“Art As Idea As Idea”- Kosuth’s philosophy of conceptual art.

Joseph Kosuth was born in Ohio, USA in 1945. He is considered by most to be an installation and conceptual artist. Many consider him to be one of the founders of conceptual art. Kosuth like many of his peers was influenced by the ideals of Ludwig Wittgenstein in the 1960’s and 70’s. The majority of his most popular works deal with the relationship text has with society and the culture in which it exists. Much of Kosuth’s work also addresses the role of the artist in society and what defines art. His work is found in newspapers, on billboards, and in neon lights. Kosuth is one of the few artists who create artwork that can be defined just as easily by an everyday viewer as a well-versed art critic.

One of Kosuth’s aims is to force the viewer to think about art in non-traditional settings and mediums. No longer are words simply text but they have aesthetic value as well. By transforming words into art Kosuth sheds new light on the everyday.

One of Kosuth’s noteworthy installations was a classroom-like setting in which participants were seated at desks and given documents to read. The walls of the room were covered in additional text and diagrams. The idea that art can be more than an object in an environment and actually be the environment exemplifies Kosuth’s desire to force the viewer to approach the idea of art from a new perspective.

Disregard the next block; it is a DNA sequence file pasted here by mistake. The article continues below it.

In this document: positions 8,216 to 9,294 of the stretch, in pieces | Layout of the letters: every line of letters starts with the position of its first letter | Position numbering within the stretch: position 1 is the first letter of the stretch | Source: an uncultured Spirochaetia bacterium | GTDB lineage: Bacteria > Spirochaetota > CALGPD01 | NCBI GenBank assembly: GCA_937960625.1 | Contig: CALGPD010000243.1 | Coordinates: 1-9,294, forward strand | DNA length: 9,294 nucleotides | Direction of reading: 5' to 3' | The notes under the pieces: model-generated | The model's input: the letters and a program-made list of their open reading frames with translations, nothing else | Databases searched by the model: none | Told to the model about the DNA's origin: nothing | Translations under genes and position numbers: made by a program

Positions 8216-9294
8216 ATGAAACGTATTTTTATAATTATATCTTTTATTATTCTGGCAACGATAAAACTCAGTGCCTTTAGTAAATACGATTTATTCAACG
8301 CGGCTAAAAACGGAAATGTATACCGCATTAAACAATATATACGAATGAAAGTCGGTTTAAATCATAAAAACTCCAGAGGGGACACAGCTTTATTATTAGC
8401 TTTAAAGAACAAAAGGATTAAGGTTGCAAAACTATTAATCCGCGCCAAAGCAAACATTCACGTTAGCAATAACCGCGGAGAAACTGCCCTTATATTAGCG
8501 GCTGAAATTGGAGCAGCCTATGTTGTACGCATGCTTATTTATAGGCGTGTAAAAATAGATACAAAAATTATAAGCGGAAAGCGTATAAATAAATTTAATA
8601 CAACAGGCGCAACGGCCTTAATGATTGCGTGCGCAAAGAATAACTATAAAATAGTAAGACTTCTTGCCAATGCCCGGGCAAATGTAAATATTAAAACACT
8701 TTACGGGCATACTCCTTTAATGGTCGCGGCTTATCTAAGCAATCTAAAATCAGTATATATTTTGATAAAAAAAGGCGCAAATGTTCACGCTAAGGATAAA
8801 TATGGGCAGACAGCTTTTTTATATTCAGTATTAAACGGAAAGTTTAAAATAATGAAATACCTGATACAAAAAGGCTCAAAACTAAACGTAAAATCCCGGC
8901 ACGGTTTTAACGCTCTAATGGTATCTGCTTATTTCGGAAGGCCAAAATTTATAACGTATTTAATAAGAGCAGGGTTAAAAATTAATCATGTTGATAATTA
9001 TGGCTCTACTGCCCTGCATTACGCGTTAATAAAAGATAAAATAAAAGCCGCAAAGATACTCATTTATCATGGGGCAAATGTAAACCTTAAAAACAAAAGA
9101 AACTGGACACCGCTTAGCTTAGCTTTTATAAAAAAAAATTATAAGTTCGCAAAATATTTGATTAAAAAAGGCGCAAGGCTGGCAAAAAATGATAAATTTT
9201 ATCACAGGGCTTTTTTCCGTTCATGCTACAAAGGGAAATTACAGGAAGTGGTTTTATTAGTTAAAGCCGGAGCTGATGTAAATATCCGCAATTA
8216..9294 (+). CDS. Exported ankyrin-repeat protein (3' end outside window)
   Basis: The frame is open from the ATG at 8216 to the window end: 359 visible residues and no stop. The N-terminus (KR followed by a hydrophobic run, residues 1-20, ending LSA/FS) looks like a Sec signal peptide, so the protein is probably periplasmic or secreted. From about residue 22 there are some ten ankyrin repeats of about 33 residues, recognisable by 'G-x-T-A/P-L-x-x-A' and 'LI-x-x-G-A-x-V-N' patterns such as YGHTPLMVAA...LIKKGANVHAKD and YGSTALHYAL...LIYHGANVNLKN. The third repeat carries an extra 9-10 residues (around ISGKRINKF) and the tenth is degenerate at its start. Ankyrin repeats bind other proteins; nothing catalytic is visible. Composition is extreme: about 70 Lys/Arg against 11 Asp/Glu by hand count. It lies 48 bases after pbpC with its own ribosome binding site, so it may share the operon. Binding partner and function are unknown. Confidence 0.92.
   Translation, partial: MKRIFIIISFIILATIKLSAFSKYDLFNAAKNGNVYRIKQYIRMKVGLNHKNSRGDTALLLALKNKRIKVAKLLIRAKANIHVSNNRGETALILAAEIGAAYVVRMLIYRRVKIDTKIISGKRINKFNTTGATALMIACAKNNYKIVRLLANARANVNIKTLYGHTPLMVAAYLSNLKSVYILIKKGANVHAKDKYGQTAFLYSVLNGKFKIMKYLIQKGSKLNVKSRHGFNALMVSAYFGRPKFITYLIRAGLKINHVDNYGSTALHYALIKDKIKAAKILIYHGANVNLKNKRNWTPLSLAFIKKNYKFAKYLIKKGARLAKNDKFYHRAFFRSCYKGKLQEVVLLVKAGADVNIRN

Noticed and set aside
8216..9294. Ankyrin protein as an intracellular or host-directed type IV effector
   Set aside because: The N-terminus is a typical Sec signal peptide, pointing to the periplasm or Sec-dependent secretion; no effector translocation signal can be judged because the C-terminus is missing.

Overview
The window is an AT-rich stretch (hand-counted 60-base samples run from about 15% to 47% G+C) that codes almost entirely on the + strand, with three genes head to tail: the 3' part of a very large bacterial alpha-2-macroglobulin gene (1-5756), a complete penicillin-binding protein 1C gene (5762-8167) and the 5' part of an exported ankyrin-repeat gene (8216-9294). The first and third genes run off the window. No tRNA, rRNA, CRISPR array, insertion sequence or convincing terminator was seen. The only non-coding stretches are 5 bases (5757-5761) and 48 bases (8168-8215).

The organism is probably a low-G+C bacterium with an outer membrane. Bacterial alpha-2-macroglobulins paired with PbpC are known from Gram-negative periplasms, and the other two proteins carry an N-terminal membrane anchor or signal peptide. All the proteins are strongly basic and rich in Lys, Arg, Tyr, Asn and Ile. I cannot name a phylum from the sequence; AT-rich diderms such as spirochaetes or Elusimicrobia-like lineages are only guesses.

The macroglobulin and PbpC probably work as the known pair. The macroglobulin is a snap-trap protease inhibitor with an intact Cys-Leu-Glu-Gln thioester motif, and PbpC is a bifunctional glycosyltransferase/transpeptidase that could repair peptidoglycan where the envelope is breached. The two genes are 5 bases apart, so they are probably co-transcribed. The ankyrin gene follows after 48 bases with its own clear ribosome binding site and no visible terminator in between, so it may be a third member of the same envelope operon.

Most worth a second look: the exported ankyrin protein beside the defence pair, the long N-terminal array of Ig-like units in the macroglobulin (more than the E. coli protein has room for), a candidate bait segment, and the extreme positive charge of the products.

In 1967 he founded The Museum of Normal Art in New York City. It was at this location that he hosted his first solo show. Kosuth also created a series based on the ideals of Sigmund Freud. This series combined text and photographs of master paintings.

Since 1968 Kosuth has been a member of the faculty at The School of Visual Arts, where he was once a student. During the 1970’s he was coeditor of The Fox magazine and art editor of The Marxist Perspectives. Kosuth now lives in both New York and Belgium.

Some Other Text Artists:

Jenny Holzer On Kawara Richard Prince Ben Vautier Barbara Kruger Victor Burgin Bruce Nauman Lawrence Weiner

Sources and Images: http://web.mit.edu/lvac/www/WINTER1997/kosuth.html http://www.guggenheimcollection.org/site/artist_bio_79.html The 20th Century Art Book

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